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If you vape while driving, the police may be able to prosecute you

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It is alleged that the massive amounts of smoke that originates from both vapes and e-cigarettes can easily reduce a driver’s line of vision — which could ultimately lead to a accident or crash.

Drivers could potentially face the same penalty in the UK as if they were caught on a cell phone, according to RAC.

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Police have additionally warned how in certain circumstances, vaping behind the wheel is against the law and drivers could receive three, six or nine points on their license.

And in severe cases, they could even see a driving ban.

They additionally could face a fine of up to $3,200.

And while vaping is not illegal in the UK or the US— the handheld devices have the ability to distract drivers, which in turn could take their focus off the road.

Image via flickr

UK police share how the main concern is the volume of smoke when vaping — which could obscure a driver’s view of the road.

The Surrey and Sussex Roads Policing Unit’s Sergeant Carl Knapp, said:

“The smoke caused by vapes is a distraction, and the consequences can be dire.”

“All it takes is a moment to become distracted and potentially cause a crash or, even worse, a fatality.”

“There are no laws prohibiting vaping. However, you need to be in full and proper control of your vehicle at all times.”

Image via Wikimedia Commons

Surrey Police’s Sgt. John Davis added:

“Firstly, any person who is distracted in any way could be guilty of an offense – whether that be smoking, vaping, eating, etc.”



Davis continued, sharing:

“I am unaware of any studies, either in the UK or elsewhere, where the effects of vaping have been looked at. In investigations that we conduct, any distraction would need to be dealt with on a case-by-case basis.”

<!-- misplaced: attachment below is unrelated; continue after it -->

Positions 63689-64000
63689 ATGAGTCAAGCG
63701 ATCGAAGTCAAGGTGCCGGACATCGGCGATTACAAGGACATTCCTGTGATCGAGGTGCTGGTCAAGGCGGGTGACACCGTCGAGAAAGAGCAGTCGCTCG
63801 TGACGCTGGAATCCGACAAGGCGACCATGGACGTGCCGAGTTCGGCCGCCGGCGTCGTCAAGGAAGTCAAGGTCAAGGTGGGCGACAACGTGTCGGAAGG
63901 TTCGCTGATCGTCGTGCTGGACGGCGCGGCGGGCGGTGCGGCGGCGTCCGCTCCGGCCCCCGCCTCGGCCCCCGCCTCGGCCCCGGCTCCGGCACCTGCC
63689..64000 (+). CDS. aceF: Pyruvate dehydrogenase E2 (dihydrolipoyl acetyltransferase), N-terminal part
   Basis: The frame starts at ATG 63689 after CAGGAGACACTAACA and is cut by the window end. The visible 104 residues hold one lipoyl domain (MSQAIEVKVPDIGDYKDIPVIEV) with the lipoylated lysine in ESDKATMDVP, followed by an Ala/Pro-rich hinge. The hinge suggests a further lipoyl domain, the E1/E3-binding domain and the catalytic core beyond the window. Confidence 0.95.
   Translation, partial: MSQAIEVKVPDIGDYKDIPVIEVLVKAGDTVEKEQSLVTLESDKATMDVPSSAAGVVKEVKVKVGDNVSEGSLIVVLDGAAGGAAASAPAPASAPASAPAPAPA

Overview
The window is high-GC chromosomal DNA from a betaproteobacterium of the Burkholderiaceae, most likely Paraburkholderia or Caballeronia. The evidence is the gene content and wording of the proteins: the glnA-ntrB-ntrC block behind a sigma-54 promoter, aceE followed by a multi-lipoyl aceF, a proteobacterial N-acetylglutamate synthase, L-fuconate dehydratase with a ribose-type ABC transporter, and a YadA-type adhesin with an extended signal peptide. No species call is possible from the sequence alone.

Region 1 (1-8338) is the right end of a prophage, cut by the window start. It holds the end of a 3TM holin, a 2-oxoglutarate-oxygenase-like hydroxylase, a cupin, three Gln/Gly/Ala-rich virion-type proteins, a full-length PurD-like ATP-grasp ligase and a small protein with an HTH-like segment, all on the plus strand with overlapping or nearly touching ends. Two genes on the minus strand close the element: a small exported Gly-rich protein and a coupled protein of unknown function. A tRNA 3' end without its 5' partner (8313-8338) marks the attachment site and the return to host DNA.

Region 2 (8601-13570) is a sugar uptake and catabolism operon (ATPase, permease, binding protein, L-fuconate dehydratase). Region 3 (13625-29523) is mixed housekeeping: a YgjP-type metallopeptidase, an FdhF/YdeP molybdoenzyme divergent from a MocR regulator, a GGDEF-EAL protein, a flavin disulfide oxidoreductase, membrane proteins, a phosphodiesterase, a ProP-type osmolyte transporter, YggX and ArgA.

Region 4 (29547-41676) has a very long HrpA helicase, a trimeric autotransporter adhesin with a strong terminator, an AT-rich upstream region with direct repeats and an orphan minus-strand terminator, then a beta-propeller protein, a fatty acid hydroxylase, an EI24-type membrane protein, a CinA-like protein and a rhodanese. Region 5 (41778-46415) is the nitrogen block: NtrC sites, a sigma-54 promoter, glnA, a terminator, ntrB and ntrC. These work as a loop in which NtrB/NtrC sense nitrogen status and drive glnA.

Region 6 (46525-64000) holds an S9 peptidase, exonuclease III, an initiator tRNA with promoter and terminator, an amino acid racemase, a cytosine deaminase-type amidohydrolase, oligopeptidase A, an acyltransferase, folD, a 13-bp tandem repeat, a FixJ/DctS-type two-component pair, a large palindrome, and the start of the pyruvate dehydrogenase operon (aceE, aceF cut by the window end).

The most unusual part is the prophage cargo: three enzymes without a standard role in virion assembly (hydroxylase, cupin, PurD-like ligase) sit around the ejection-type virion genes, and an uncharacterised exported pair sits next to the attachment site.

“With regards a national discussion, it hasn’t been raised as an issue, so it’s unlikely to be discussed at a national level. The Highway Code also covers distractions, as does the law.”

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“It would be impractical to bring in a law for any new ‘distraction’ that comes along. The mobile phone laws were brought in and then penalties increased because it became a very real problem.”

Sgt. Davis continued to share scenarios where motorists were considered distracted by their e-cigarettes would be dealt with on a “case-by-case basis.”

He added how specific laws in regards to vaping behind the wheel were unlikely to come into common practice any time soon.

According to the Mayo Clinic:

“Using e-cigarettes — a practice often referred to as “vaping” — has been touted as a safe alternative to tobacco cigarettes. Although more research is needed to understand all the effects of vaping, it’s clear that vaping can negatively affect health.”

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And just because it is not smoking cigarettes, doesn’t mean it is better for you.

“One of the primary concerns regarding e-cigarettes is that most contain nicotine — a highly addictive substance. Once you become dependent on nicotine, it’s extremely difficult to stop using it. Attempts to quit using nicotine can lead to various symptoms, such as strong cravings, anxiety, irritability, restlessness, difficulty concentrating, depressed mood, frustration, anger, increased hunger, insomnia, constipation or diarrhea. Studies have shown that long-term e-cigarette smokers are exposed to as much nicotine as individuals who smoke regular cigarettes.”

To learn more about the health effects of vaping, click here.

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